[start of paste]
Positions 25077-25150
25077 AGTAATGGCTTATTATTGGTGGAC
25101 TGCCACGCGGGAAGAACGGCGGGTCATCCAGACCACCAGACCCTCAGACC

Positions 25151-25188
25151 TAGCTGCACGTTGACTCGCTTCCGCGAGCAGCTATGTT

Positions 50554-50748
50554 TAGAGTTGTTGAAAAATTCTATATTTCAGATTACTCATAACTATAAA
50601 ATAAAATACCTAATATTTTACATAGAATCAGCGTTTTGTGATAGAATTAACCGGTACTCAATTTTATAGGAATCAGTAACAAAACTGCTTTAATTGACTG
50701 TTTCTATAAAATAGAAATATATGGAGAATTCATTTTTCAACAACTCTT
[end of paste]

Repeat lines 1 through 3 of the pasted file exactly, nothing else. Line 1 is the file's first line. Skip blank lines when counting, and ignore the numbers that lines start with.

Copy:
Positions 25077-25150
25077 AGTAATGGCTTATTATTGGTGGAC
25101 TGCCACGCGGGAAGAACGGCGGGTCATCCAGACCACCAGACCCTCAGACC